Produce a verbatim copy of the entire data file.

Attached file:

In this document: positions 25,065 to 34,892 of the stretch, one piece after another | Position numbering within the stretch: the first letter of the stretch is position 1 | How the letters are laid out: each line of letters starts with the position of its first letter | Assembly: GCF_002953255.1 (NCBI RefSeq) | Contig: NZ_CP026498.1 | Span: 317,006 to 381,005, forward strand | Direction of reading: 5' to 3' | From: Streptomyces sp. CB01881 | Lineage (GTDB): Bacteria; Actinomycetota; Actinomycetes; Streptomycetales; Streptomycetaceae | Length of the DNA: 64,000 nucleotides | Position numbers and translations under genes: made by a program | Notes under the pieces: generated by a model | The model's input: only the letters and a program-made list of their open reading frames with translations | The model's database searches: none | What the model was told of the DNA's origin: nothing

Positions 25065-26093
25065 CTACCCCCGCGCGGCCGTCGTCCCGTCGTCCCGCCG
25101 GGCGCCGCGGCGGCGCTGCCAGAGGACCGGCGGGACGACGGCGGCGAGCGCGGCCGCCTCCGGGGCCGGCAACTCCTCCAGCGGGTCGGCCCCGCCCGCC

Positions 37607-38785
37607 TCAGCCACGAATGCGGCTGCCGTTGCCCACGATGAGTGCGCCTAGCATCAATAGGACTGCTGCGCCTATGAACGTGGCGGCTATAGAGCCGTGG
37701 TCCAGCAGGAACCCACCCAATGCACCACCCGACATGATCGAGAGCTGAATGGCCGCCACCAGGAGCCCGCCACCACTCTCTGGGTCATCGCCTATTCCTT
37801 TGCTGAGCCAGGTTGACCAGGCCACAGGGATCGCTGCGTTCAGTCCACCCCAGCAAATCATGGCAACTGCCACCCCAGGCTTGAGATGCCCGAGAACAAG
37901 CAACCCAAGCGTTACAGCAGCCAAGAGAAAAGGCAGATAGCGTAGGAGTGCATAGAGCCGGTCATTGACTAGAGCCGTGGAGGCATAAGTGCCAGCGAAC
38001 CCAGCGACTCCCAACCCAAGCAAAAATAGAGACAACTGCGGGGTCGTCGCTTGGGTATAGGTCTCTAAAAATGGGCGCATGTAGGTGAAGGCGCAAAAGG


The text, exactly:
In this document: positions 25,065 to 34,892 of the stretch, one piece after another | Position numbering within the stretch: the first letter of the stretch is position 1 | How the letters are laid out: each line of letters starts with the position of its first letter | Assembly: GCF_002953255.1 (NCBI RefSeq) | Contig: NZ_CP026498.1 | Span: 317,006 to 381,005, forward strand | Direction of reading: 5' to 3' | From: Streptomyces sp. CB01881 | Lineage (GTDB): Bacteria; Actinomycetota; Actinomycetes; Streptomycetales; Streptomycetaceae | Length of the DNA: 64,000 nucleotides | Position numbers and translations under genes: made by a program | Notes under the pieces: generated by a model | The model's input: only the letters and a program-made list of their open reading frames with translations | The model's database searches: none | What the model was told of the DNA's origin: nothing

Positions 25065-26093
25065 CTACCCCCGCGCGGCCGTCGTCCCGTCGTCCCGCCG
25101 GGCGCCGCGGCGGCGCTGCCAGAGGACCGGCGGGACGACGGCGGCGAGCGCGGCCGCCTCCGGGGCCGGCAACTCCTCCAGCGGGTCGGCCCCGCCCGCC

Positions 37607-38785
37607 TCAGCCACGAATGCGGCTGCCGTTGCCCACGATGAGTGCGCCTAGCATCAATAGGACTGCTGCGCCTATGAACGTGGCGGCTATAGAGCCGTGG
37701 TCCAGCAGGAACCCACCCAATGCACCACCCGACATGATCGAGAGCTGAATGGCCGCCACCAGGAGCCCGCCACCACTCTCTGGGTCATCGCCTATTCCTT
37801 TGCTGAGCCAGGTTGACCAGGCCACAGGGATCGCTGCGTTCAGTCCACCCCAGCAAATCATGGCAACTGCCACCCCAGGCTTGAGATGCCCGAGAACAAG
37901 CAACCCAAGCGTTACAGCAGCCAAGAGAAAAGGCAGATAGCGTAGGAGTGCATAGAGCCGGTCATTGACTAGAGCCGTGGAGGCATAAGTGCCAGCGAAC
38001 CCAGCGACTCCCAACCCAAGCAAAAATAGAGACAACTGCGGGGTCGTCGCTTGGGTATAGGTCTCTAAAAATGGGCGCATGTAGGTGAAGGCGCAAAAGG